Here at MovieBabble, we like to watch movies, obviously. However, the Coronavirus has created a sudden drop off in the number of new movies for us to watch. But we will not be stopped, and we’ve turned to the many decades of cinema preceding us for our entertainment. Some of us have gotten into familiar favorites, others have chosen to dive headfirst into the artsiest of artsy movies, and the rest of us are somewhere in between. For the duration of this crisis, we will be keeping you in the know about these quality gems through our Quarantine Staff Picks. So, without further ado, here are some of the movies we’d recommend for your viewing pleasure this week.
Once Upon a Time in America (1984)
Chris Van Dijk: Sergio Leone’s final masterpiece. A daunting film considering its length, but absolutely worth it. A tragic gangster epic that deconstructs the genre. Once Upon a Time in America is a character study of a man chasing a dangerous pipe-dream, filled with myths of brotherhood. There’s the inevitable spiritual destruction that comes from chasing wealth through violence. The melancholic score by Ennio Morricone is naturally unforgettable. Do yourself a favor and watch the extended edition. The restoration of new scenes isn’t perfect, but it’s still a blessing that we can see them at all. (Available to rent on VOD.)
The One I Love (2014)
Brennan Dubé: Elisabeth Moss and Mark Duplass star in a film that can be best described as Jordan Peele’s Us, if it were a romantic comedy. (Available to stream on Netflix.)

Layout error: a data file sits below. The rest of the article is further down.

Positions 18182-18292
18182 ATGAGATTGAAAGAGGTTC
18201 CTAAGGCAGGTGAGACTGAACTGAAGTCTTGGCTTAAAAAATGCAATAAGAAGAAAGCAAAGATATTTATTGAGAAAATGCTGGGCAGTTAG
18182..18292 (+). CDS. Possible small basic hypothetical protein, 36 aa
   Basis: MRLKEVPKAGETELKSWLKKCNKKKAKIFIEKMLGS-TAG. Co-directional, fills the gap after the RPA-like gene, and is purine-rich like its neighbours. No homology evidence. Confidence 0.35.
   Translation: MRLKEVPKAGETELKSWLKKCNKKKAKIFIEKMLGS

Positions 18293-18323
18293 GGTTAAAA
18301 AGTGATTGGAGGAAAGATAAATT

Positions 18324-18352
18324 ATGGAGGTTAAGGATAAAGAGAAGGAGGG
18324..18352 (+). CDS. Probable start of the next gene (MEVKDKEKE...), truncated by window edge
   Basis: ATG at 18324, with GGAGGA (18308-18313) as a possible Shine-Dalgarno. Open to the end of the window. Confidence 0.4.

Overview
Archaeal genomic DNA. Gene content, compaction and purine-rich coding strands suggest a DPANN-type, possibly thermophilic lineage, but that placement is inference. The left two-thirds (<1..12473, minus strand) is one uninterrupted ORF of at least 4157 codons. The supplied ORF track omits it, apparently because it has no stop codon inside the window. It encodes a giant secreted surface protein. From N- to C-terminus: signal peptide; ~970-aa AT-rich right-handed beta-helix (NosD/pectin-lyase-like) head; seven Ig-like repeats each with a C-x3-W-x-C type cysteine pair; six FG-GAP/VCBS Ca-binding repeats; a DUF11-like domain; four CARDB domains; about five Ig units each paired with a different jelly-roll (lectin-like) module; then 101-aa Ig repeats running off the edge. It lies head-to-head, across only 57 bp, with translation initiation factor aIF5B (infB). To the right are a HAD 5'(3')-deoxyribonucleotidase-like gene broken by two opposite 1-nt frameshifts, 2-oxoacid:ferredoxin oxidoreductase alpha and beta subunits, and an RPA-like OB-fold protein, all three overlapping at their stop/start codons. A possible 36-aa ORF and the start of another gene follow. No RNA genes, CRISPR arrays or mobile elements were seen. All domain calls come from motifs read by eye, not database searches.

Eurovision Song Contest: The Story of Fire Saga (2020)
Anna Campion: We have reviewed this on our site, so make sure you check that out. I really enjoyed this movie. It’s a little long in parts and has some unnecessary subplots, but overall it’s incredibly funny and ultimately very sweet. It also has some really great dance numbers and murderous elves so…duh? (Available to stream on Netflix.)
James White (2015)
Nick Kush: Following his departure from Girls, Christopher Abbott has gone on to have one of the more interesting recent independent film careers. If you ask me, his work is on par with Robert Pattinson’s the last few years. Much of this streak is built on Abbot playing mostly despicable or flawed characters, and James White is probably at the top of the list. (That is until everyone sees Possessor and loses their goddamn minds.)
Most of the movie is shot in close-ups on Abbott’s face as he fights his self-destructive behavior while trying to care for his mother who is dying of cancer, which is a great opportunity to show how spectacular of an actor he is. It’s only a matter of time before one of our best directors puts him front and center in one of their films and he becomes a household name (if he wants it, that is). (Available to stream on YouTube, Vudu, and Tubi.)
Catch Me If You Can (2002)
Collin Willis: Among all of Steven Spielberg’s phases, I love his Tom phase the most. From 1998-2005, the famed director only made movies with either Tom Hanks or Tom Cruise in the lead. Though DiCaprio steals the show in Catch Me If You Can, I’m fascinated by Tom Hanks’ role as Carl Hanratty. In what is perhaps both Spielberg and Hanks’ most cynical character, the duo creates a terrific foil for DiCaprio’s Abagnale. It wasn’t what I expected from Spielberg, even considering his darker-toned movies, but it was a refreshing take nonetheless. (Available to stream on HBO Max.)
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